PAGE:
But Which Kind Of Boot Disk?
There are at least three types of boot disk. One comes with normal retail copies of the operating system itself. For example, when you buy Windows 98 SE, you'll find something called the "Windows 98 Second Edition Boot Disk" inside the box, along with the CD. It contains the following factory-installed files:
Although the label says "boot disk," it's actually an install disk: It's optimized for the purpose of installing the OS from the CD to your hard disk. It's not optimal for trying to repair an install of Windows that's gone bad, or that you want to alter. (Other versions of Windows have slightly different, but conceptually similar install disks.)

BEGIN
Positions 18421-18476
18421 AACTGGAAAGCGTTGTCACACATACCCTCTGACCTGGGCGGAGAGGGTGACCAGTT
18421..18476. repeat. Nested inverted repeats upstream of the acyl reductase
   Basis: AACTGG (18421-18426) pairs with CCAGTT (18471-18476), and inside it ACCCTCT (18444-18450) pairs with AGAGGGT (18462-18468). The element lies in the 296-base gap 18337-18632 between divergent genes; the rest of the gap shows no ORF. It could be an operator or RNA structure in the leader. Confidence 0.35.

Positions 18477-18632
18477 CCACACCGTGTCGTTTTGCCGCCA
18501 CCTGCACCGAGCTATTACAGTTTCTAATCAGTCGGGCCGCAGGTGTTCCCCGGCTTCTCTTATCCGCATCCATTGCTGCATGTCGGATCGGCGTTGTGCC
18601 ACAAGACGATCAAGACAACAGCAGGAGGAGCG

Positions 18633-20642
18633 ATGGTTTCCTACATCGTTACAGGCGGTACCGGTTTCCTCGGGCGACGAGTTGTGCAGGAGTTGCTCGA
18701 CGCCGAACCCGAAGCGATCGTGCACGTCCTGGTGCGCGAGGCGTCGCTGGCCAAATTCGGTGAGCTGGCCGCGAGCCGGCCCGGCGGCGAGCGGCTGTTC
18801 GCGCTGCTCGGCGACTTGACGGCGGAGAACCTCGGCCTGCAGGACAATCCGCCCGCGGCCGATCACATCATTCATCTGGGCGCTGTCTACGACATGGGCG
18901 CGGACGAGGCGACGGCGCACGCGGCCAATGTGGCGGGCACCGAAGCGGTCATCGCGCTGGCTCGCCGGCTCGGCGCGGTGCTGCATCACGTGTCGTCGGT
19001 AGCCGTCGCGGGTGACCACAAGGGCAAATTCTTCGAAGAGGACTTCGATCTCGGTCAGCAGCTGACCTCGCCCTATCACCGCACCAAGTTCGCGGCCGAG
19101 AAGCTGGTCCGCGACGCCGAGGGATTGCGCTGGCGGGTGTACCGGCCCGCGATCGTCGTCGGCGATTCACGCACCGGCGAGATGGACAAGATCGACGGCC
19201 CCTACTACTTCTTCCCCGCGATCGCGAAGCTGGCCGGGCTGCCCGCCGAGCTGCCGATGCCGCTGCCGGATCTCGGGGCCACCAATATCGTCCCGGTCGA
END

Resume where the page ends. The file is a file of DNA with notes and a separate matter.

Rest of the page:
Frankly, I find this kind of boot disk all but useless because it's so limited in its intent and focus.
The "StartUp" Disk
A somewhat different boot disk is the one that Windows creates during install or that you can create from Control Panel's "StartUp Disk" tab. In Win98SE, it contains these files:
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